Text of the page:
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Investment insights amid a trade standoff

By SCOTT REEVES in New York | China Daily Global | Updated: 2019-09-19 04:06
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Ji Tao (right), president and editor-in-chief of China Daily USA, moderates a panel discussion on Chinese investment in the United States at a Vision China event at Asia Society in New York on Tuesday. The panelists (from left) are Xiao Yuqiang, vice-chairman of China General Chamber of Commerce-USA; Vivek Sarin, interim secretary for the Kentucky Cabinet for Economic Development; and Jeff Liu, CEO of Fuyao Group North America. [FENG YONGBIN / CHINA DAILY]

Kentucky needs and encourages foreign investment — especially from China, a state official said Tuesday at the Vision China event in New York.

Kentucky has attracted $21 billion in foreign investment in the last three and a half years, including $2 billion from China and $200 million recently, said Vivek Sarin, interim secretary for the Kentucky Cabinet for Economic Development.

"The situation in Kentucky is one of great encouragement," Sarin said. "We hustled because business is a contact sport. You have to get out of the office."

He made the comments during a panel discussion moderated by Ji Tao, president and editor-in-chief of China Daily USA. The event was held at the Asia Society and co-hosted by China Daily and the Bank of China.

Kentucky Governor Matt Bevin led a delegation to China where state officials met investors and pitched Kentucky's eagerness for foreign investment.

Sarin said the continuing US-China trade dispute has not affected discussions with China because business is conducted face-to-face, and politics isn't an issue.

"In Kentucky, we take more of a long-term view," he said. "We build personal relationships. Capital goes where capital is welcome. We make it clear that we want to do more business."

Sarin said the Kentucky delegation split into two groups: politicians and business representatives. The politicians meet in one room, and the investors meet in another to keep the lines of communication open and uncomplicated.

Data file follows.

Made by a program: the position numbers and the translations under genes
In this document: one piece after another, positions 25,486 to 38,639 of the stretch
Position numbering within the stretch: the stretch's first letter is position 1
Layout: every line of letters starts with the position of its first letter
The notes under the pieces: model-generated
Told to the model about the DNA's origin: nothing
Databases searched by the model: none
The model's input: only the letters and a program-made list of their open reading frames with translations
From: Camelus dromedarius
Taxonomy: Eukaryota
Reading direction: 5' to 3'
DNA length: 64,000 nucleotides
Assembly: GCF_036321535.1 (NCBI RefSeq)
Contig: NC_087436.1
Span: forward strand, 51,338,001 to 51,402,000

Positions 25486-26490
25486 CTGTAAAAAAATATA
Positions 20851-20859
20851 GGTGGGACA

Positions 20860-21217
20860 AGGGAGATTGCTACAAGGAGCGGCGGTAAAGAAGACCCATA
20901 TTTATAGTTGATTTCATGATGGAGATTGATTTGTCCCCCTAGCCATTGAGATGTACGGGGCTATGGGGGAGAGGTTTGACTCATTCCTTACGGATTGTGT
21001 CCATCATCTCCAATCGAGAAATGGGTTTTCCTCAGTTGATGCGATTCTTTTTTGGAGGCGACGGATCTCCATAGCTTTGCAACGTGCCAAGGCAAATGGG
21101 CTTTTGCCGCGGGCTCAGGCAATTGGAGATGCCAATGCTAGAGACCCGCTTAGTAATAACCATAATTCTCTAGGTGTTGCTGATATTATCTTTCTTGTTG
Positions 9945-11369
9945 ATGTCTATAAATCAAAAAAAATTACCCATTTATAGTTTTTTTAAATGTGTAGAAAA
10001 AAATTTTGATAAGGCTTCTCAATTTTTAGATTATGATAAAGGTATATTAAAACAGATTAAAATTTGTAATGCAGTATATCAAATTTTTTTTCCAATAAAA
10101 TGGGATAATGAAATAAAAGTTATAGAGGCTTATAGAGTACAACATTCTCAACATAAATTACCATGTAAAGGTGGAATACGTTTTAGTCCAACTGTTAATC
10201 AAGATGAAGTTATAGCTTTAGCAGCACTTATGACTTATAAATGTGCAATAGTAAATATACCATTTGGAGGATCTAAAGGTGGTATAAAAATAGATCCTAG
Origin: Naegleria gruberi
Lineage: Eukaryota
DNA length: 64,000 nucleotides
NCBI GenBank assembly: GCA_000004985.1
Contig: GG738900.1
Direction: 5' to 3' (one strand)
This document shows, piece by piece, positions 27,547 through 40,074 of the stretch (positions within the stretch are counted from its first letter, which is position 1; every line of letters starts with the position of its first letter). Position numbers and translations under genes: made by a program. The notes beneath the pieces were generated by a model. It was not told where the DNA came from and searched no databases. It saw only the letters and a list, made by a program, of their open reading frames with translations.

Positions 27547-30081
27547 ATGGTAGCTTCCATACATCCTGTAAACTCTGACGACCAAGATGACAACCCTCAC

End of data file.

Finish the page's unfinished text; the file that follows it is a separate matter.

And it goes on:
Xiao Yuqiang, vice-chairman of China General Chamber of Commerce-USA and chairman of the US management committee, said at the panel discussion that he is confident about the future because investment benefits both nations.

The market demands efficiency at every level of production. This requires sound management practices and a deep reservoir of human capital, factors that abound in China, he said.

Jeff Liu, another panelist who is a CGCC director and CEO of Fuyao Group North America, said Chinese companies operating in the US must understand cultural differences to get the most out their workers.

Liu appeared in American Factory, a recently released movie about Fuyao Glass that took over an abandoned General Motors factory in Ohio to produce auto glass. The movie examines the cultural factors as blue-collar American workers adapt to high-tech management techniques.

He said attracting young workers to manufacturing is difficult because the work is demanding, and technology jobs pay much better. Nevertheless, training can create engaging jobs that will attract younger workers who will thrive in an industry increasingly dependent on automation.

"It's hard to find young, talented people," Liu said. "It's not old-style manufacturing, and now involves a lot of automation. We need to work together because automobile production is a nonstop production line."

The demands of the production line are unforgiving, and therefore everyone must give their best effort to meet the demands of auto companies, including GM and BMW, while maintaining worker morale. A lapse in either will delay deliveries and erode profits, he said.

Liu said his operation is not directly affected by the continuing US-China trade dispute, and he's confident foreign investment will continue to fuel expansion.

"We work together - and that's a success," he said.

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